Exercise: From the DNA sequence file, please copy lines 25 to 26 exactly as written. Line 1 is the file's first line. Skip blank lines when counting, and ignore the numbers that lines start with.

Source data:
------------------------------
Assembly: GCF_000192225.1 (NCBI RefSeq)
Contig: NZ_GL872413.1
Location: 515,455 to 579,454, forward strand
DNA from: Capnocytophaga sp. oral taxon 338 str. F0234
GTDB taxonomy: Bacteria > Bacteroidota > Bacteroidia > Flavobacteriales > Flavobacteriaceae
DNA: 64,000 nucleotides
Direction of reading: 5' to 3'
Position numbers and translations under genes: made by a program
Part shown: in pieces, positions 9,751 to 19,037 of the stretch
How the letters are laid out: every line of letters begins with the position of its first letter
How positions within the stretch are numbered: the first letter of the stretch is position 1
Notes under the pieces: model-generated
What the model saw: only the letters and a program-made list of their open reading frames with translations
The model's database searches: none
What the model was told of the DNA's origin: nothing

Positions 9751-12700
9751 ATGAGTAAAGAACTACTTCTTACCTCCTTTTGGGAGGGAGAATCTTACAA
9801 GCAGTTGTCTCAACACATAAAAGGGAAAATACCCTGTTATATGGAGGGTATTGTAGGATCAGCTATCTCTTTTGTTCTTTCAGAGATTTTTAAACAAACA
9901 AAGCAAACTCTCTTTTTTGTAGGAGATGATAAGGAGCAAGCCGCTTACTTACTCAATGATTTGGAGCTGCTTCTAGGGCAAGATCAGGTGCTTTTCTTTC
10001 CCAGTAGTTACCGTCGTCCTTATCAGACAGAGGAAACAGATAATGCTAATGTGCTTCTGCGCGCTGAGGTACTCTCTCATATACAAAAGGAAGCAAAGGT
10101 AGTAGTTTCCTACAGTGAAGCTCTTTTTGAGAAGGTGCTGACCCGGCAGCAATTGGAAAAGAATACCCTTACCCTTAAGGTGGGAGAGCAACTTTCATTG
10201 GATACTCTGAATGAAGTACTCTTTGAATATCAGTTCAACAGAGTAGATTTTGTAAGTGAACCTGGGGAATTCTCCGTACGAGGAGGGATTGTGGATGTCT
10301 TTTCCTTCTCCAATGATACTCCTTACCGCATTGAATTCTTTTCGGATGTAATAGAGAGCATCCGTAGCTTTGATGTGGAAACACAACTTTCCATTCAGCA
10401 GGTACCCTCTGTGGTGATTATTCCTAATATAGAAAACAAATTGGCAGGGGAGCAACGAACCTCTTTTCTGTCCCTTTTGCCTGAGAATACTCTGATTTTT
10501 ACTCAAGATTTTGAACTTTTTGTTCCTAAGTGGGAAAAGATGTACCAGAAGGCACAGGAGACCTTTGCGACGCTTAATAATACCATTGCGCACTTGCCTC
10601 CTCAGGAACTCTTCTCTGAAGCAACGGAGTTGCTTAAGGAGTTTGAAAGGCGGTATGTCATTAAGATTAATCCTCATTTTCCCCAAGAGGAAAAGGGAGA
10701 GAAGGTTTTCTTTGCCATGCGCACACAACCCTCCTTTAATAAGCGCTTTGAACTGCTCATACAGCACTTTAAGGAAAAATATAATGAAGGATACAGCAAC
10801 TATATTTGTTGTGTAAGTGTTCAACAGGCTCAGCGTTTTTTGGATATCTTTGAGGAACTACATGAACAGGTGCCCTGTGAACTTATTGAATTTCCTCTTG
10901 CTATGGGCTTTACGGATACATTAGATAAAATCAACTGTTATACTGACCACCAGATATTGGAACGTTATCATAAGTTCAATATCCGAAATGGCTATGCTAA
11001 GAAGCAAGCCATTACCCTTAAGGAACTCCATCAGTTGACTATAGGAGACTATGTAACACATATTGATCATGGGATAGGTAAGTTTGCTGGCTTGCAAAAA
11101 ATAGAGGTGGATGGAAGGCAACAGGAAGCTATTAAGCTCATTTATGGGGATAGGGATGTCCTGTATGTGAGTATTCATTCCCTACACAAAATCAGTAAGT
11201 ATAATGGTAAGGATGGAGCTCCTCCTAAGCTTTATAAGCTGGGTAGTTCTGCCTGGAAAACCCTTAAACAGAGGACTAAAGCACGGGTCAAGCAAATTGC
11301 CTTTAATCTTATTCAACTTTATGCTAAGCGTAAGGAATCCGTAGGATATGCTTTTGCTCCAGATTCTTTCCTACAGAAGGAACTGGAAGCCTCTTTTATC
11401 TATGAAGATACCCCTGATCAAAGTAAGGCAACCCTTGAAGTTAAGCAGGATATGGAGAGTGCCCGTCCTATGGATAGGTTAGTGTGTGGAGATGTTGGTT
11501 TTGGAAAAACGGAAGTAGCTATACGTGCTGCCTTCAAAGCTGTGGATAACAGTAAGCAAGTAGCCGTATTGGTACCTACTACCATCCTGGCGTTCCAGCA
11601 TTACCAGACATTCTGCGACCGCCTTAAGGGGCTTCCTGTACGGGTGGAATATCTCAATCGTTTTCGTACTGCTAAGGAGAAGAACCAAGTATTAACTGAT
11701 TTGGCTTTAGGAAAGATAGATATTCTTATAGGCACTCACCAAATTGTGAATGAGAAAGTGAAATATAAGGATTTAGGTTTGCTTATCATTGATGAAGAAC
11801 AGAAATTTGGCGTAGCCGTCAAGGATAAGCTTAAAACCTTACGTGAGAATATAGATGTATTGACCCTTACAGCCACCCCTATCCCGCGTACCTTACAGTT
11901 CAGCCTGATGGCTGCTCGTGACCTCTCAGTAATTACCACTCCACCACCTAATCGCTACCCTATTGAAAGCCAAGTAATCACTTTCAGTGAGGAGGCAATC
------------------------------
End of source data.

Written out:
10501 ACTCAAGATTTTGAACTTTTTGTTCCTAAGTGGGAAAAGATGTACCAGAAGGCACAGGAGACCTTTGCGACGCTTAATAATACCATTGCGCACTTGCCTC
10601 CTCAGGAACTCTTCTCTGAAGCAACGGAGTTGCTTAAGGAGTTTGAAAGGCGGTATGTCATTAAGATTAATCCTCATTTTCCCCAAGAGGAAAAGGGAGA